Roasting 101s: Cupping while standing on one leg - Page 3

Discuss roast levels and profiles for espresso, equipment for roasting coffee.

#21: Post by DavidMLewis »

I have a question for Jim about spitting (Jason, if you're reading you can chime in too). When I was learning to taste wine, probably from Jason, I was taught to breathe out while swallowing to get some of the vapors up into my nasal cavity. I never was able to spit and get the same effect. I've had the same trouble when cupping coffee: I can get many more intense smell impressions if I slurp and swallow than I can if I slurp and spit. Obviously a great many people more practiced than I am can do this, and they seem to have a variety of noses, but I haven't figured out how. Can you help me?


User avatar
another_jim (original poster)
Team HB

#22: Post by another_jim (original poster) »

I find a tip I got from Don Schoenholt useful. After you've swallowed or spat, chew and swallow a few times. This forces the aromas from the remaining coffee coating your palate into the retronasal cavity. The resulting taste effect is scored as the coffee's finish.

After taking the Q-course, I can, somewhat ruefully, confirm what every experienced cupper says: first impressions are by far the most accurate. If you aren't certain from the first quick taste, take a long break and get another fast impression. This means not making a too big production out of getting the finish and the retronasal aromas, do it quickly, and take whatever that first impression gives you.
Jim Schulman


#23: Post by wgbennett83 »


I really enjoyed this post and will start cupping every coffee that I get. I have one question for you. When you cup a light roasted coffee and it shows that it does have promise for espresso (or any other brew method for that matter), how do you then decide how dark to roast it? Is there some indication at the light stage of how it will taste when it is roasted darker? Maybe this is just something that experience teaches you, and the best method for being able to estimate how a roast will be darker is to cup a coffee at several degrees of roast.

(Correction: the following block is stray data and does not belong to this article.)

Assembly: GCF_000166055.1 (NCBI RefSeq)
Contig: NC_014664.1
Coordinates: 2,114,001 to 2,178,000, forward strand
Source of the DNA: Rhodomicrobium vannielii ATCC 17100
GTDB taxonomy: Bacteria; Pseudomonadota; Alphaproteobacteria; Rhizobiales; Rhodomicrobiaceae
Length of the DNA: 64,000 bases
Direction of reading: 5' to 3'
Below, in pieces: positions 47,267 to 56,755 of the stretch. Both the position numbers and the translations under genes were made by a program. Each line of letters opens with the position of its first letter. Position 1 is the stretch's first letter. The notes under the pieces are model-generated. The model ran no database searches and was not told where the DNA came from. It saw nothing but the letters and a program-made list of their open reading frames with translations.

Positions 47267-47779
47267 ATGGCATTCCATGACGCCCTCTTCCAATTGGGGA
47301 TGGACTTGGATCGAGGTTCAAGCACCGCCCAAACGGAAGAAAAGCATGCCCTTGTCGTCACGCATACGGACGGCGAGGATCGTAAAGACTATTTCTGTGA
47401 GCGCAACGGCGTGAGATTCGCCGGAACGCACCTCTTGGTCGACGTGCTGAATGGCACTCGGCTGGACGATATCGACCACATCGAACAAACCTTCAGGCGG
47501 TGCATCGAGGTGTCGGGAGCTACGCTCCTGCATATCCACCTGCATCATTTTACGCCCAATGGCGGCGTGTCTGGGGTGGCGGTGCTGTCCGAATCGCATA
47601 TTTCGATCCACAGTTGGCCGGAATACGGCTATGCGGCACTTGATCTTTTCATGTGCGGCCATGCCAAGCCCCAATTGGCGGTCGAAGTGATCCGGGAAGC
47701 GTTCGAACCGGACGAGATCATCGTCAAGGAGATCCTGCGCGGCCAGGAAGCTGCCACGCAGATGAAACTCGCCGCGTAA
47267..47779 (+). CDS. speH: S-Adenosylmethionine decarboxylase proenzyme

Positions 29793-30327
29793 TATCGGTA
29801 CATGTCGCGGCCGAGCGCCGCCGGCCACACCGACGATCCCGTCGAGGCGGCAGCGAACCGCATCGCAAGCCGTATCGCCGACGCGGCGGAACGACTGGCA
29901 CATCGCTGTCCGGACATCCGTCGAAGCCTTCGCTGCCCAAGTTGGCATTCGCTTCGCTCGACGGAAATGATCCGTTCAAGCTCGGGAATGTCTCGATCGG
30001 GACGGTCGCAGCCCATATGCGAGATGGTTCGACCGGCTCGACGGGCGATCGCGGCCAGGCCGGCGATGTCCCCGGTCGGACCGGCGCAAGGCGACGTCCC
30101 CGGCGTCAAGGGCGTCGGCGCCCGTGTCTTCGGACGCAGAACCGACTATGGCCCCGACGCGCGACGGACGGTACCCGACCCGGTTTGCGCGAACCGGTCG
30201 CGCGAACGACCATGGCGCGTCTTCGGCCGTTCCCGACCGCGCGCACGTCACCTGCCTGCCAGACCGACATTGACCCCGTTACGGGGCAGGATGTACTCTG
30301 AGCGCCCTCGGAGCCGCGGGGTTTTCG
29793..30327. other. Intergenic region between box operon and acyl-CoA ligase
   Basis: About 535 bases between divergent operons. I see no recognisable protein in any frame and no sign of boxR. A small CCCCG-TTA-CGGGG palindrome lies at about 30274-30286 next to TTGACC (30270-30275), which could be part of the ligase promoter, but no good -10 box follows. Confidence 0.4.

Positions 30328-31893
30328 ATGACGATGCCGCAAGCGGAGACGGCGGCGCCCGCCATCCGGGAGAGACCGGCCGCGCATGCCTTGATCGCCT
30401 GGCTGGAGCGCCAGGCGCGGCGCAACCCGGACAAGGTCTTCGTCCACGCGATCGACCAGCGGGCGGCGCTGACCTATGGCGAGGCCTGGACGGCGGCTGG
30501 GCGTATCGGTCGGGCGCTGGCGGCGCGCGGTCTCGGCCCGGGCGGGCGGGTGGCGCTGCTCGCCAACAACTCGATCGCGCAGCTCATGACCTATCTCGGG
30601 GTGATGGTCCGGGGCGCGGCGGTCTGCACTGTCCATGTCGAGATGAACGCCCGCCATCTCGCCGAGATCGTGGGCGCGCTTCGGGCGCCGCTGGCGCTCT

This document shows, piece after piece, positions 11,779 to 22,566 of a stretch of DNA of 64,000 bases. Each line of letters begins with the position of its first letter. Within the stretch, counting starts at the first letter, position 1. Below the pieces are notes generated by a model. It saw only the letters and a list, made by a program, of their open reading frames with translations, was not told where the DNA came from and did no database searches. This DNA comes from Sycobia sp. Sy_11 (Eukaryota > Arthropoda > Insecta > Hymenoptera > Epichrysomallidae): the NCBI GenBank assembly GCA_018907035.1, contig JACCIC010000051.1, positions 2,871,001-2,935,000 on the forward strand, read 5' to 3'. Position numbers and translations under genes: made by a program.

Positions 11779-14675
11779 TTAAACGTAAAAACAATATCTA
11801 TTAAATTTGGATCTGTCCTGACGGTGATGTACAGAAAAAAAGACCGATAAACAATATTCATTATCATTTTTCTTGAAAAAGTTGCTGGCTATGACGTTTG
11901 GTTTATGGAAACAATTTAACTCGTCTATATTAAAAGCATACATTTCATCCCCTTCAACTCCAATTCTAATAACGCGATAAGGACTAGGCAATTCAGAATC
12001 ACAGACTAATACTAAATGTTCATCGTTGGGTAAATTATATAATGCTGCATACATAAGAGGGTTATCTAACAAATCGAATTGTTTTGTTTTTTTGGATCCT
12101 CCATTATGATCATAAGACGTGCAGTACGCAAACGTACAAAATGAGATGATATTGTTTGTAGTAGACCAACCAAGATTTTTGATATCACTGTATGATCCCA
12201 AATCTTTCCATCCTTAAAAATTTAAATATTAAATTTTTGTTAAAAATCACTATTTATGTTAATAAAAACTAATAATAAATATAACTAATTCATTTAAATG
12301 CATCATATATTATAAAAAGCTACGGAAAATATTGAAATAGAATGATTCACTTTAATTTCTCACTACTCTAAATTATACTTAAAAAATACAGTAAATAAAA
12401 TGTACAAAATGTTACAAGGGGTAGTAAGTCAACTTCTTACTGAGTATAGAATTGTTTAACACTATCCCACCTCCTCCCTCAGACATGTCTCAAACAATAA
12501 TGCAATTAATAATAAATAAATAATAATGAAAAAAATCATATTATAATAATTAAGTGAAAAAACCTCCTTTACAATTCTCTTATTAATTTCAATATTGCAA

Will Bennett
Will Bennett

User avatar

#24: Post by Chert »

Jim (or anyone wishing to share expertise),

My question along the lines of this thread is two-fold: How long should one wait to cup for espresso potential or in general and if a coffee does not taste good in the cup on day one or two is there any reason to wait for improvement? I would suspect that a good coffee will be enjoyable in the cup immediately even if there is improvement to follow.


LMWDP #198

User avatar
another_jim (original poster)
Team HB

#25: Post by another_jim (original poster) »

Flint, it's usual to cup between 8 and 24 hours after roasting; waiting almost never improves things. If the coffee is fermented or otherwise funky, it may get better with time, but only if its going from bad to not so bad. There is no point drinking bad coffee, just dump it.

Note:ferment that tastes good right off the bat, for instance, like overripe fruit and alcohol, is OK by me; but may not be for you. On the other hand, ferment that "improves" is almost never worth the trouble.

Will, I'm sorry, somehow your post slipped between the cracks:

When you have a bean you intend only for espresso, do your cupping roast a few degrees darker than a classic cupping roast, so you can taste some roast flavors. How dark you'll go for the espresso will depend on how good they are.

But even with this, the roast depth of your first espresso roast will be more an educated guess. The kind of bean, especially if you've had it before, is usually a big factor. The cupping result will tell you if this coffee is typical of the ones you had before, or whether there's something that needs special handling. Experience and the cupping outcome together will make for a pretty good first guess.
Jim Schulman